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Indian input to exceed one third of the total D&D of the IAF’s FGFA




The T-50 (FGFA). Many of FGFA/PMF technologies were tested first on Su-35 fighters
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Atul Chandra


Hindustan Aeronautics Limited (HAL) will have a substantial role in the development of the 5th generation Perspective Multi-role Fighter (PMF) being developed for the Indian Air Force (IAF) over the next decade. N.C. Agarwal who retired as director, Design and Development, HAL, last month told FORCE that, “Indian designers would contribute over one-third of the total share of R&D (including all prototypes) for the project along with Russia, by the time aircraft is certified.” The India team will have access to all the design data and information and a number of agreements with the requisite confidentiality clauses have been signed in this regard”.

HAL will primarily be involved with redesign of the structure for the twin-seat variant and oversee the integration of a number of systems that have been specified by the IAF. In the preliminary design phase expected to be completed by in the last quarter of 2012, HAL will ascertain the impact of changes that need to be made to the aircraft for the twin seat variant desired by the IAF. The PMF currently sports a radar cross section of approximately 0.5 and it needs to be seen if the twin-seat variant will have reduced stealth characteristics due to the increased cross section as also changes to its aerodynamic and ‘g’ performance. According to Agarwal, “The changes would mean keeping a close eye on the Radar Cross Section (RCS), the engines will remain the same and should not affect stealth as the IR signature primarily comes from reheat”. The ability to super-cruise will also contribute to stealth as the IR signature will be substantially reduced without use of reheat.

It appears that the Indian side will make contributions with regards to the software, electronics and advanced mechanical systems on the PMF (FGFA/T-50).
 
Derivatives of a number of mechanical systems developed within the country by various organisations for a number of home-grown programmes could find their way to the PMF. In fact, it has been conveyed to the Indian team, that if Indian developed systems are superior to those developed by Russia, then they will be incorporated on the Russian variants as well. It is very likely that Indian developed systems could be part of the Russian T-50 (FGFA).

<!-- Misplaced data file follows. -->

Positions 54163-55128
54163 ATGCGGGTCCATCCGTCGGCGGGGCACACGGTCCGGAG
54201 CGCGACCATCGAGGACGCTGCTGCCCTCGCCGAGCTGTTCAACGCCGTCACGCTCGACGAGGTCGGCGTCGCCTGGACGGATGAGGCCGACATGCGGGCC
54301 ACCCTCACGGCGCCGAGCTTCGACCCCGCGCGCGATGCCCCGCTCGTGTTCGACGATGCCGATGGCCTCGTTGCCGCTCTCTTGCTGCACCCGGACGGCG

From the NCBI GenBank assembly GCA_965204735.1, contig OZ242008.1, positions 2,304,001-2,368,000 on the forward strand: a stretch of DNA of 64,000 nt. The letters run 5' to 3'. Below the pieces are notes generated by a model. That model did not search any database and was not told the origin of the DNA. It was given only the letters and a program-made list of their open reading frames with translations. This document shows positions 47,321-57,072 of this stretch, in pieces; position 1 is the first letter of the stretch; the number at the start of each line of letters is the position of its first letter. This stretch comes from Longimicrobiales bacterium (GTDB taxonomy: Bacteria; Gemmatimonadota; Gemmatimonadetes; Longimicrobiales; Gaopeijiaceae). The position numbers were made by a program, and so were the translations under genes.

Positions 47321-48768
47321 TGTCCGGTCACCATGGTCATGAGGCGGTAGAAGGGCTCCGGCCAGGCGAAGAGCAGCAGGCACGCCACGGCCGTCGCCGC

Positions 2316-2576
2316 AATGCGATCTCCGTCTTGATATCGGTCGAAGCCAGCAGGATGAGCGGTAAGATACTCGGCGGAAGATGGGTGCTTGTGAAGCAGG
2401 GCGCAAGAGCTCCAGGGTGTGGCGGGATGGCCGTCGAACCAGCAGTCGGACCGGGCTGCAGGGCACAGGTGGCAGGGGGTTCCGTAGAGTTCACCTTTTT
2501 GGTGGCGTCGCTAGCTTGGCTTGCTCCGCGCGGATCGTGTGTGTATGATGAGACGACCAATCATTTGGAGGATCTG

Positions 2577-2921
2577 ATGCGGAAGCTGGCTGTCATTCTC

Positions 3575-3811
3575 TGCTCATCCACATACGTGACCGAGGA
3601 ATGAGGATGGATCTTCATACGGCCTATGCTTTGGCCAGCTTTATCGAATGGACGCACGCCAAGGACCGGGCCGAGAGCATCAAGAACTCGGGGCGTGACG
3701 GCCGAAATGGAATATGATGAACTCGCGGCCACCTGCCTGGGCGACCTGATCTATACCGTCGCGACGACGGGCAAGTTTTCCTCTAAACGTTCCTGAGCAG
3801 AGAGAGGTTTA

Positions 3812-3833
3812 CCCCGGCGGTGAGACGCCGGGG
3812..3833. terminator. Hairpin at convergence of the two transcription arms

NPO Saturn will begin development of a brand new engine expected to generate around 18 tonne of thrust, though it is five to six years away from being installed on the FGFA/PMF. According to Agarwal, “The offer to partner in the development of a brand new and higher thrust engine is open, and the country should utilise this opportunity to enter this field even if the costs involved are extra”. ITAR-TASS has quoted Ilya Fyodorov, managing director of NPO Saturn as saying that the new engine will be on the FGFA by 2017. Apart from a few aircraft, the PMF entering IAF service is likely to be fitted with the new engine around 2020.

The glass cockpit will be developed by Russia and India though initially the eight inch x 10 inch and 12 inch x 10 inch Multi Functional Display’s (MFD) will come from Russia. These displays are also being developed in India and could be incorporated on Russian aircraft if they demonstrate better performance. The PMF cockpit is likely to be very similar to that already seen on the Su-35 with a number of Indian systems and the addition of a large wide
angle HUD as seen on the FGFA prototypes flying currently. In fact the 10 inch x 12 inch display is already being offered for the Su-30 MKI upgrade to the IAF and many upgrade items on the Su-30 MKI will make its way to the PMF. A high quality Helmet Mounted Display System (HMDS) will also be incorporated.
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